The rise of Japanese whisky is a recent phenomenon in the West, but believe it or not, it actually dates back to the 1920s. However, it wasn’t until Nikka’s Yoichi Single Cast won at Whisky Magazine’s Best of the Best awards that Japan well and truly found its place on the map as a Whisky producing nation. Now in 2017 we predict even bigger things for the punchy oriental spirit! We also forecast that other Asian whisky producing nations will be on the up, up, up – pipping Taiwan as the one to watch in the next few years…
Why Japanese Whisky?
Although founders of Japanese Whisky, Masataka Takesuru and Shinjiro Torii, tried to replicate the much-loved Scottish Whisky, it was the discerning Japanese palette and tweaks made to the recipe, that has made it such a big hit, both at home and here in the West! Its defining characteristics, which set it apart from Scottish Whisky, is a cleaner, less peaty, woodier flavour.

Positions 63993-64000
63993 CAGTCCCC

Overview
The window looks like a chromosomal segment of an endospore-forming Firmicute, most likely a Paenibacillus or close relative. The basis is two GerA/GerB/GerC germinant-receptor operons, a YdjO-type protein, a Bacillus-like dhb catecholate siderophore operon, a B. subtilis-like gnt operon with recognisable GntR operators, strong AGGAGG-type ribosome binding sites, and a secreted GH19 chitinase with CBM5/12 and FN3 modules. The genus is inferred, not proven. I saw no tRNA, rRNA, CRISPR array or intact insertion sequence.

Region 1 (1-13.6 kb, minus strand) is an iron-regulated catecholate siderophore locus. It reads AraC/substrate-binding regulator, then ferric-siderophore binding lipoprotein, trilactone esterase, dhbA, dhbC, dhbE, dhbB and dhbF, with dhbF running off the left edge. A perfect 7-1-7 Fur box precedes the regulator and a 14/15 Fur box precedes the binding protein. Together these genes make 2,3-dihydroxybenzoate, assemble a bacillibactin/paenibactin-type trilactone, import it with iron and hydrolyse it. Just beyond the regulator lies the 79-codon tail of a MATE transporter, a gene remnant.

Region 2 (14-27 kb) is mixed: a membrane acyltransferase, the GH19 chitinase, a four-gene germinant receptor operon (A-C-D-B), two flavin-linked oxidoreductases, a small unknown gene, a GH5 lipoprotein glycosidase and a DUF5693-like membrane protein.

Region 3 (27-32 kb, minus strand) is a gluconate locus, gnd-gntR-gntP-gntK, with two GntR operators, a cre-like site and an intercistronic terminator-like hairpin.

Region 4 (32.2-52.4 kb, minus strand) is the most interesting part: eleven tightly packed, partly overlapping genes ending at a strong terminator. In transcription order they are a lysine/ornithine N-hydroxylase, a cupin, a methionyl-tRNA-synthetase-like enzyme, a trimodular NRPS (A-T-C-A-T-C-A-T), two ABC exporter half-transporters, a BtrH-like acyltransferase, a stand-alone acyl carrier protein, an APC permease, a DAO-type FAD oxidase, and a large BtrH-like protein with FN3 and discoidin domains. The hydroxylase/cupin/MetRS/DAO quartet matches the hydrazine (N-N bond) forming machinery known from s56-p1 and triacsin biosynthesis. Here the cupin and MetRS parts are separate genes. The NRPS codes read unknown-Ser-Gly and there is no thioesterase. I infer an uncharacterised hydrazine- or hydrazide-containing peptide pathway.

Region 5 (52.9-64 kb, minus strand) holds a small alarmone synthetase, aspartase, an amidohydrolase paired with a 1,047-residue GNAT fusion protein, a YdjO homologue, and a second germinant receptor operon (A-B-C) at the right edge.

The Japanese claim the fantastic taste of their Whisky stems from three simple things: water, climate and people!
Quite simply, they enjoy fantastic quality mineral water from their central mountain ranges, where many of the distilleries are located. The fluctuation in temperature, from hot summers and cold winters also mean a deeper and more rapid maturation process. This has no doubt impacted on the intense flavour and gives it that woodier taste. Finally, the people of Japan have an innate attention to detail, which means that they are constantly tweaking and enhancing the recipes. They are the masters of experimentation!
Even within one distillery there is a broad range of styles used, which manipulate the flavour and promise something unique and different with every batch. For example, they play with different sizes and shapes of stills, different yeasts, mixes of barley and grain, as well as variation in cask maturation.
The History of Japanese Whisky
In the 1970s and early 80s the Japanese industry was booming and whisky sales were on the up, but by the end of the 1980s the economic downfall in Japan caused this all to change. The whisky trade was severely affected in this time which is often known as ‘the lost decade’ and resulted in the closure of many of the country’s distilleries. In recent years however, Japanese whisky has made a considerable comeback with its reputation increasing and showing no signs of slowing down.